A while ago, I was asked for advice by a student interested in journalism. I reproduce the advice I offered below, but much of it can be adapted to any subject or career area. In today’s world, online networking is an important way of gaining knowledge and contacts in your area of interest. As a teacher, most of my new knowledge of teaching methods and resources comes from contacts on Twitter and in the blogosphere, and increasingly I see people gaining employment opportunities in this way. Only recently I was contacted by the Times Educational Supplement English resources editor and invited to take part in developing materials for a new project, the DocAcademy, resulting in an expenses paid trip to London for a planning meeting, and a tidy little sum for producing a four-lesson resource pack for the website. It was very handy holiday spending money, but more importantly it gave me an opportunity to extend my own skills, and to share them with colleagues, and all because I’d made a network of contacts through using social media for my professional development.
So, if you get online and start asking questions and sharing links and resources about the subject area or career you want to pursue, perhaps you’ll find that when your university or job application crosses the desk of an employer or admissions tutor, your name may already be familiar as someone with a proven interest in the subject and a track record of showing initiative.
Anyhow, here is the advice I offered my inquirer:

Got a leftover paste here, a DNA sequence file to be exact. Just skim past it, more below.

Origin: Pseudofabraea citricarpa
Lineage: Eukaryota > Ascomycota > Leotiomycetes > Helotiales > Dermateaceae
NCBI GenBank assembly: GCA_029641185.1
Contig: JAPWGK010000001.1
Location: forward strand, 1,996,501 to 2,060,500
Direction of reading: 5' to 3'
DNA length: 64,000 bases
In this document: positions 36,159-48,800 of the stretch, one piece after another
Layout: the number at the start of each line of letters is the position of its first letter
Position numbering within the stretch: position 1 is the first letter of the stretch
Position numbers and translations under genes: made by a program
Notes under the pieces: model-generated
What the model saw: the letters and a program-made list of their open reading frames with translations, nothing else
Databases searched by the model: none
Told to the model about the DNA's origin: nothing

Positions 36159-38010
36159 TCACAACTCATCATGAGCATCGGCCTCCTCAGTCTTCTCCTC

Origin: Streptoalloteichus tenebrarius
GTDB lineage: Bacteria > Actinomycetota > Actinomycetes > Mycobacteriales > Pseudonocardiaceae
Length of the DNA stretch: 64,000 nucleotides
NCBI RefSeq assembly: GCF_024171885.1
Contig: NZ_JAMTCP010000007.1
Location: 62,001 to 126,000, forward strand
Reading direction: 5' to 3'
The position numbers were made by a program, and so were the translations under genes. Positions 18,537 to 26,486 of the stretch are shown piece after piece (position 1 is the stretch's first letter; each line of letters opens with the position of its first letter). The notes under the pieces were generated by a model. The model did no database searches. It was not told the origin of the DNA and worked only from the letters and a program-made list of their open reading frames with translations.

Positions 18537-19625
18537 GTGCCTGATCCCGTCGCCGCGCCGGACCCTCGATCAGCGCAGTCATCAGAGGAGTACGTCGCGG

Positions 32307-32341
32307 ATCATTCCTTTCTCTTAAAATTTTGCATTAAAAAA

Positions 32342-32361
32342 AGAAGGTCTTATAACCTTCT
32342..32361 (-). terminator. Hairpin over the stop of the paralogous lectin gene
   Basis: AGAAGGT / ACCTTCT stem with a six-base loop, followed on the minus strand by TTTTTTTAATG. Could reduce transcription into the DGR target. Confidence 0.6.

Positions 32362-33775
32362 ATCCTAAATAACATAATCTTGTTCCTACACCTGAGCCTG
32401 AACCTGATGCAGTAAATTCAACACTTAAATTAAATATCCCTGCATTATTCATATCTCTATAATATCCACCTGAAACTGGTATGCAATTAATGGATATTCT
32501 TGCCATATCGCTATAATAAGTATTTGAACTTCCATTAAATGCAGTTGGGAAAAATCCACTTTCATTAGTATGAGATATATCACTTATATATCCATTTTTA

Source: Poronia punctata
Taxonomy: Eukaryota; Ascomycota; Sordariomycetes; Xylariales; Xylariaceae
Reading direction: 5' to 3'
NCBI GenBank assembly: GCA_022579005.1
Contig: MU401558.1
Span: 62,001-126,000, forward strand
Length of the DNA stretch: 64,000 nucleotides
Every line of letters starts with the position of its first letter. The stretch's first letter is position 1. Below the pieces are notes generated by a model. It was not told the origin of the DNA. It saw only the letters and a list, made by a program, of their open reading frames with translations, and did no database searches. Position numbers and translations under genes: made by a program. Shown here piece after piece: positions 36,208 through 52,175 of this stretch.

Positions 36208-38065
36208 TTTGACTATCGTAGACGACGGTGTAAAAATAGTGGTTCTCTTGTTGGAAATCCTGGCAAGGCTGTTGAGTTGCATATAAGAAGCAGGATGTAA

One thing you want to do is to establish your online presence in as many potentially useful places as possible. Get yourself a username that is distinctive but professional, and isn’t already taken, that can be used consistently across social networking sites and the like. You can use http://namechk.com/ to check if a chosen username is available across a range of sites.I have to own up and say that I’m better at mucking about with stuff than using it purposefully, so I’ve got half abandoned projects scattered around the web, but it’s a good idea to have some kind of page where you can direct people (perhaps having it as your email signature) that will have links to everything you want in the public domain. I’m rather proud of my resolutely lo-fi homepage at antheald.com, but to be honest you probably want something a bit more like this: http://about.me/antheald which is dead easy to set up, and you can find links to most of my half-baked bits & pieces there.With regards to blogging, there are all sorts of directions you can take it. You can go for a general blog that you use as a kind of portfolio of any writing that takes your fancy. Or you could do a topic specific blog on a hobby or interest of some kind. For instance here is a music blog set up by a former McAuley student, Ruth Offord while she was still at school. Ruth went on to become a journalist on the Doncaster Free Press for a time. Maybe you could experiment with a university application blog ((or two)or three) while you get used to blogging platforms and their strengths and weaknesses. This is the kind of idea I have in mind.Read and comment on others’ blogs (including professional journalists). Follow journalists, journalism students and bloggers on twitter, and engage with them regularly. A good plan is to find someone who tweets regularly and seems to engage in interesting discussions with interesting people, and then see who they follow and look at any lists they have curated or that they appear on. If you want to get an idea of where journalism might be headed in our increasingly networked world, I think you could do worse than starting with @documentally and his blog. If you want to connect with someone who’s making it in the world of (slightly) more conventional journalism and started where you are, then try @jbmurdoch – that’s Mr Murdoch’s son – who was in my form before doing geography at Durham, getting involved in student journalism (ask him about it), and is now cutting a swathe at The Guardian.I look forward to seeing your online presence bloom and to reading what you have to say.